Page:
McGinley said the EPA isn’t accountable to Dublin City Council, after all. “They’re national projects, clearly they’re accountable to people at a national level,” he said.
Cuffe said the EPA has a “quasi-judicial role” in its oversight of the incinerator, which might make it complicated to question them in the chamber. “I think it could be a bit like inviting a judge and the defendant to have a chat with you,” he said.
Speed Limits Voted Through
Councillors voted through new by-laws that will see the speed limit on almost all of the city’s roads lowered to 30 km/h. (Some of the main routes around and into the city will continue to have higher limits.)
Head of Transport Dick Brady told councillors that the changes have been put forward in the interests of road safety. “They’re recommended to you in that light,” he said.
Thirty-seven councillors voted for the move, and 8 voted against. There’s a map here showing what areas will be affected and how.
The changes will be implemented in phases, with phase one in place from 31 March, and phase two from 31 May.
The Department of Transport wrote to Dublin City Council to tell it to give due regard to recommendations made by the Automobile Association (AA) – which wanted changes on eight streets.
For seven of them, the AA sought an increase in the speed limit to either 60 km/h, 70 km/h or 80 km/h. On one, it asked for it to be dropped to 30 km/h.
Council engineers checked out those roads, and agreed with the downward speed limit suggestion, but none of the increases.
Make Dublin City Bigger
Fianna Fáil’s David Costello wants Dublin city to be bigger, and put forward a motion on Monday to try to extend its boundary to the M50 on the north side. Other councillors are angling to expand the boundaries of the city council area, too.
As Costello sees it, the current boundary lines are dividing communities in the north of the city, and he’d like to see the council nibble away at part of Fingal. “This is not, as some might have you believe, a land-grab for the sake of it,” he said.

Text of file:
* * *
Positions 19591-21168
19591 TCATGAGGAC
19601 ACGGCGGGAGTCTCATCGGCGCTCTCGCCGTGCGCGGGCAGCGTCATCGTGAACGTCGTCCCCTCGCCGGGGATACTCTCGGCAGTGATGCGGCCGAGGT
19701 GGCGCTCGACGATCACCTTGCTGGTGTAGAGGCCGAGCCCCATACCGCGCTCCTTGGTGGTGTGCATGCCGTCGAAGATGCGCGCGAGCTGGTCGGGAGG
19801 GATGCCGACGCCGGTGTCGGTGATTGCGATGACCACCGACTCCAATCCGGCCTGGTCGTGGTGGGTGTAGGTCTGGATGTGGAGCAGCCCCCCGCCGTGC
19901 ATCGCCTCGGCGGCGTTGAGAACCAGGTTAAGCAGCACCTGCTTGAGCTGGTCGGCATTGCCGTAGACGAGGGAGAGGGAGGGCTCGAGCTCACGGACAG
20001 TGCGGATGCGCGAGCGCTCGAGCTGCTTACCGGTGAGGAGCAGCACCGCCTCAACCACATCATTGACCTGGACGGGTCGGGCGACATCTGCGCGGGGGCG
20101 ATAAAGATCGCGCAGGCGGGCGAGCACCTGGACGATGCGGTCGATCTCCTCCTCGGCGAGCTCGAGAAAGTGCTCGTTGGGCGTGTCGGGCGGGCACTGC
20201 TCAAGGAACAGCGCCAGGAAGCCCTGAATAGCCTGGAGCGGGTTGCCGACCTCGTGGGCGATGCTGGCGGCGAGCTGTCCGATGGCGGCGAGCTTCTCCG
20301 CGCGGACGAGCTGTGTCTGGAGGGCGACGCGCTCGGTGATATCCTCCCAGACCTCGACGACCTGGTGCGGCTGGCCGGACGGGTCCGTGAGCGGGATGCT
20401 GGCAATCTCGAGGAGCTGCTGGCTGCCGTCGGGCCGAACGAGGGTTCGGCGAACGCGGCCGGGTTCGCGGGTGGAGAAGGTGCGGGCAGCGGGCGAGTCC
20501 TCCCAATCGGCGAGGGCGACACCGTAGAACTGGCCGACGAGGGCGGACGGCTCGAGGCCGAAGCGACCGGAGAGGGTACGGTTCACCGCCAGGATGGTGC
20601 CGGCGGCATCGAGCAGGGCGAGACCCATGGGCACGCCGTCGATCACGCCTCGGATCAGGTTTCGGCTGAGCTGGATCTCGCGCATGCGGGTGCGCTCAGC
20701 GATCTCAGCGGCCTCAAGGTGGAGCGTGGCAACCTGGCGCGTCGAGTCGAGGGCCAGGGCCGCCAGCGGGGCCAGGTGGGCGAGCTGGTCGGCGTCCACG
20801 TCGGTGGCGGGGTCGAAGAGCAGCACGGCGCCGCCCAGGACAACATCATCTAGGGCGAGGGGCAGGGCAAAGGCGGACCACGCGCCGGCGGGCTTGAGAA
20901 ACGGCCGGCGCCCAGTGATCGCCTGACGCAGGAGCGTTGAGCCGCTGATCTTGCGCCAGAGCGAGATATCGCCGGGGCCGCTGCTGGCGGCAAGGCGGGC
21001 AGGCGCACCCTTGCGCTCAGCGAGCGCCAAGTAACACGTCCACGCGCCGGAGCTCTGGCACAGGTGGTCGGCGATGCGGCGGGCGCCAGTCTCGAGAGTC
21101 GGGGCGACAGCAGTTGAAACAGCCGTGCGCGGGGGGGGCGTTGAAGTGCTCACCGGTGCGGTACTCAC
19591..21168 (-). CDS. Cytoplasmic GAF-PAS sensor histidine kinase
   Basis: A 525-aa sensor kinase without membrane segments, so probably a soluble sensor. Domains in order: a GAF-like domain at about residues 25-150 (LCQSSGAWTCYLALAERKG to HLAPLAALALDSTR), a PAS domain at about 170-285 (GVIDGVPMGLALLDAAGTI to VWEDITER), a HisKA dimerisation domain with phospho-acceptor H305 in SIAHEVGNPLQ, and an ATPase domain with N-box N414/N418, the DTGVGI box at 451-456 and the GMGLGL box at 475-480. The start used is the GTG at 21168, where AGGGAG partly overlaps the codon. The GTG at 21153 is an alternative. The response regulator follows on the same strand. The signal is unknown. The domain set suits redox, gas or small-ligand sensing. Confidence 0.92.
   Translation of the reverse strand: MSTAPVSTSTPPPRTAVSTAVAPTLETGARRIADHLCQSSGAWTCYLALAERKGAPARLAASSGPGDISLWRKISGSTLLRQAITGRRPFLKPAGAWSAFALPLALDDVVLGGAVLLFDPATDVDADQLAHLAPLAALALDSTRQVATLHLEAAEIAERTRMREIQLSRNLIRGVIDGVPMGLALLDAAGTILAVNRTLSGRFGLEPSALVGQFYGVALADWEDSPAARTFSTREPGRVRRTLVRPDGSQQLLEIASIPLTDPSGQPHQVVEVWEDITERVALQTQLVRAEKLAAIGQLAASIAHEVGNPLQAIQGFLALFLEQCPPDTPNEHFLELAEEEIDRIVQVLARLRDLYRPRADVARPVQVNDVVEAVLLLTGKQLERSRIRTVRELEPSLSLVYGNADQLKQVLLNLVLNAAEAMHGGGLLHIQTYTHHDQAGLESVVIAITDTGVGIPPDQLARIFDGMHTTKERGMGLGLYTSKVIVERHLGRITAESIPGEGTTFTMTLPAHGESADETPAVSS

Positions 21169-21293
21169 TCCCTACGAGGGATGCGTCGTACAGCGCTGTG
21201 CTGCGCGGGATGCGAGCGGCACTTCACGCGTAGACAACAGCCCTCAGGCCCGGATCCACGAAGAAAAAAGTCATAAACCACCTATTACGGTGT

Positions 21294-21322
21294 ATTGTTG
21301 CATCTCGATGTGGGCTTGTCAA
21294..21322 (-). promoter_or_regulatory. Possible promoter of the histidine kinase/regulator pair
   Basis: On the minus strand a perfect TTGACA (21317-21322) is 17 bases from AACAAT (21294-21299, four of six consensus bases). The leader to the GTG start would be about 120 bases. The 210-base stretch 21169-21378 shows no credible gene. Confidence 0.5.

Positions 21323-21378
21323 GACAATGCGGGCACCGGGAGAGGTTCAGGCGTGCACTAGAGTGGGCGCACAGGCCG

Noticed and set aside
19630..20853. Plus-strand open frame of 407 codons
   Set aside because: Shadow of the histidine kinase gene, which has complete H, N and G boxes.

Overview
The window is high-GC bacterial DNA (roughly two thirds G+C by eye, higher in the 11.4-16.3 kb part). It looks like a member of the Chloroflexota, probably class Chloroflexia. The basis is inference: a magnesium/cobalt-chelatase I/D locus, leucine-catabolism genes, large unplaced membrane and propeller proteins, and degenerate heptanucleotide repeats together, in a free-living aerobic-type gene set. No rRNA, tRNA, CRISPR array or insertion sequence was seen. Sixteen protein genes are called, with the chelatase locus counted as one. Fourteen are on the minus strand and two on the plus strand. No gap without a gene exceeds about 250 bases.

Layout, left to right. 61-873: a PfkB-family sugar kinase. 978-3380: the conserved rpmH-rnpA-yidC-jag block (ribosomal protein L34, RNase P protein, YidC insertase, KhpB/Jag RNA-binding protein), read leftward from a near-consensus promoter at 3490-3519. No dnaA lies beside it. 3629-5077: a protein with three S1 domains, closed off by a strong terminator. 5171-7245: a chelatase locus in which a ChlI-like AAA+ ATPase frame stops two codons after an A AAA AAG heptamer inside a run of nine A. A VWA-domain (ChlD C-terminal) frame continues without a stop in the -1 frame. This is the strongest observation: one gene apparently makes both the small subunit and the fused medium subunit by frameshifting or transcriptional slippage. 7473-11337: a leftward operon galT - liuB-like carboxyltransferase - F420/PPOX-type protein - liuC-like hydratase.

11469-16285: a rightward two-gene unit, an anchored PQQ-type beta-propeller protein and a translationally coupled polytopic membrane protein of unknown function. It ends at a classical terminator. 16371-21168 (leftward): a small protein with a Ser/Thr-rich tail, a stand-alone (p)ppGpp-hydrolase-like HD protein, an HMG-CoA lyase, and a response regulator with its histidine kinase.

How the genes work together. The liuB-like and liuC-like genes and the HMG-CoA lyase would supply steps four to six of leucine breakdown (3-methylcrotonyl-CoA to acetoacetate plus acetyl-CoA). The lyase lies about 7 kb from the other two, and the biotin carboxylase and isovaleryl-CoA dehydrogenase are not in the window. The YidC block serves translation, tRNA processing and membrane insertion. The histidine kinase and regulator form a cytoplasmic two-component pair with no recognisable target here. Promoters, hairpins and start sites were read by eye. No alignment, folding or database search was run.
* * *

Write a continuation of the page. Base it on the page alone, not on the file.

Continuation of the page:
His party colleague Paul McAuliffee agreed, citing “opportunistic development” from Fingal County Council. He, and others, pointed to the Charlestown Shopping Centre as altering the economy of Ballymun and Finglas Village.
It’s an issue that has been raised before, in particular by Sinn Féin’s Anthony Connaghan in September 2015. And it’s something that councillors with constituencies in other fringes of the city would like to see in their areas too.
“Most of these boundaries were made when that was all farmland,” said Independents 4 Change Councillor Pat Dunne, of the boundary in the Crumlin and Walkinstown area.
Dublin City Council Chief Executive Owen Keegan said there’s little political support elsewhere for the idea of Dublin City Council spreading into other areas.
It was discussed in 2011 and nothing seems to have changed, he said. “Members of Fingal County Council are opposed, and the department [of local government] at best is neutral,” said Keegan.
There’s little likelihood of a good outcome and any current cooperation would end if the councils started to disagree over this, he said. Plus, it would mean diverting resources to deal with it.
Despite Keegan’s comments, councillors voted through the motion.